The claws of a Therizinosaurus (Stephan Lautenschlager / University of Bristol)
Reading His claws were frightening and huge: the Therizinosaurus of the late Cretaceous had almost a meter long, sharp hooks on his front legs. What these dinosaurs used but these claws is puzzling. After all, these lizards, which are up to nine meters long, were among the herbivores. A British researcher has now tried to get to the puzzle of giant claws by extensive comparative analysis. His conclusion: To dig or hunt prey was the claws too weak. Therizinosaurus might have used it to turn down leaf-rich branches. However, it did not really bring any big advantages.

"The Therizinosaurs are still an enigmatic group of dinosaurs, " explains Stephan Lautenschlager from the University of Bristol. These lizards lived about 145 to 66 million years ago in what is now North America and Asia. Fossils show that her physique was more like the peaceful herbivore: they had a rather clumsy, broad-hulled body, a long neck and small head with small pointed teeth in the mouth. One feature, however, does not fit into the picture: all wore well-defined, sharp claws on their forelegs - actually something that is known from a predator like the Tyrannosaurus rex and others. In some early forms of therizinosaurs they were rather short, strong and strongly bent, in others longer and straighter. Most striking are the claws of the Therizinosaurus cheloniformes: they reached almost a meter in length. When explorers encountered some of these fossil giant claws in the 1950s, they first thought they were the ribs of extinct giant tortoises.

Digging, fighting, foraging?

What the Therizinosaurier their claws use, is still unclear. For carnivores they were according to current knowledge rather not. "They could have searched for food by digging nests of social insects - like anteaters or the extinct giant sloth Megatherium, " explains Lautenschlager. "But with their claws, they could have torn up the bark of trees or drawn down plant food." But it would be equally possible that the therizinosaurs used their claws only for display purposes or for rank or mating battles within their species. Even the defense could have served the fearsome giant claws - clear clues to their purpose were missing so far, according to Lautenschläger.

In order to solve the mystery of the Therizinosaurier claws, Lautenschlager analyzed and compared the claw shape and size of 65 dinosaurs of the close and further relationship of the Therizinosaurier. He also added the claws of 46 mammal species. In addition, he created computer models of the claws of five different Therizinosauriern and subjected them to a stress test. The claws had three different functions in a simulation: digging and scratching in the ground, pulling and drilling through an object. In each scenario, Lautenschlager determined the forces that worked on the claw and tested whether they could withstand it.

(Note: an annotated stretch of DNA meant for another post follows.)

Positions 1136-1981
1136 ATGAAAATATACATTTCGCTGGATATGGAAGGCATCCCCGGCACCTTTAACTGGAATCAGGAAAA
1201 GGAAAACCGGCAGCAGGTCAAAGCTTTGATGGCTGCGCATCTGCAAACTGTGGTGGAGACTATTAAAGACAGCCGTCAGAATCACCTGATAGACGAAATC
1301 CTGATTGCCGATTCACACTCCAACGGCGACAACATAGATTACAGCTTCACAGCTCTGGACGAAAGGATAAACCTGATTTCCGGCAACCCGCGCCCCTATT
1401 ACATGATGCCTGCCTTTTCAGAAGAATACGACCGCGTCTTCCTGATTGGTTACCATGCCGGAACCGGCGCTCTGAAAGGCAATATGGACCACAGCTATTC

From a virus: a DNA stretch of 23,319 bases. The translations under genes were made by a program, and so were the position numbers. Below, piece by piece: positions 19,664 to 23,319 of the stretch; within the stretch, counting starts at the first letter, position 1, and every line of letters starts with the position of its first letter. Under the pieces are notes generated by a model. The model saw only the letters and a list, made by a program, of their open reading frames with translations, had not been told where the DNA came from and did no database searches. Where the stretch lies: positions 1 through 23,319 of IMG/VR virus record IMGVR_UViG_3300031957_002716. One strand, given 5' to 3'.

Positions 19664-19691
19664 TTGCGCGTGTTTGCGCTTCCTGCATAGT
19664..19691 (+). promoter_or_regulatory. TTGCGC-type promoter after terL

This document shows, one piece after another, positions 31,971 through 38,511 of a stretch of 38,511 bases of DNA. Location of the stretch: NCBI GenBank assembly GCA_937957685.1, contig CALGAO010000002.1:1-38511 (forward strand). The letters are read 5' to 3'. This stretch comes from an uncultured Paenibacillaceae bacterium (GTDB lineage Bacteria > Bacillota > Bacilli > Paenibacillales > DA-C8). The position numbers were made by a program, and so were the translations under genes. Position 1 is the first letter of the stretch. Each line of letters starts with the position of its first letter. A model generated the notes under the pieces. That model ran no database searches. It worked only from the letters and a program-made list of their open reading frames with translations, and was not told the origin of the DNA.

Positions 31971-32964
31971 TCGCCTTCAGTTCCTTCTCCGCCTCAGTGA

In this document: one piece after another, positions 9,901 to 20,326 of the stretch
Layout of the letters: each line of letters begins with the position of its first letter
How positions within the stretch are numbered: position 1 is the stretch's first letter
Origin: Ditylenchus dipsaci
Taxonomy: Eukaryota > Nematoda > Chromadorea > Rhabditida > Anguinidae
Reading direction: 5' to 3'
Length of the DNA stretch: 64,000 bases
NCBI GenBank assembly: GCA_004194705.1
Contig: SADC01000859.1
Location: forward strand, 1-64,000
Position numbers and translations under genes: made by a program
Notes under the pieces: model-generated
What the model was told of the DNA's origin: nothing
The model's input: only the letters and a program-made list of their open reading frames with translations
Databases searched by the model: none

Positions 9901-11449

No robber or fighter

The result: Obviously, there was not the one, only purpose for the claws of Therizinosaurier, as Lautenschlager reported. Because only the variety of claw forms within this dinosaur group makes this extremely unlikely. Thus the Therizinosaurier Alxasaurus possessed rather short, strong claws, which withstood the forces with the ditch very well in the stress test. The longer claws of most other Therizinosaurier but were rather unsuitable for digging: they showed on their top clear traces of increased stress. The giant claws of the Therizinosaurus cheloniformes cut off relatively well during drilling and pulling. Theoretically, the dinosaur could have used it well for pulling leaves and branches. Strangely enough, however, that his neck was actually long enough to reach this food with his mouth, as the researchers explained. display

"None of the previously considered functions can be clearly confirmed or refuted, " says Lautenschlager. Instead, the results suggest that the therizinosaurs used their claws quite differently depending on their shape. However: "In contrast to the representation often found in popular culture, there is no evidence that Therizinosaurus or other members of this group used their claws in a defensive or aggressive context, " emphasizes Lautenschlager. A dangerous robber or fighter Therizinosaurus was therefore probably not despite his fearsome claws. But why he ever developed it and what he used it remains - still - his secret.


  • Stephan Lautenschlager (University of Bristol), Proceedings of the Royal Society B: Biological Sciences, doi: 10.1098 / rspb.2014.0497
.De - Nadja Podbregar
Recommended Editor'S Choice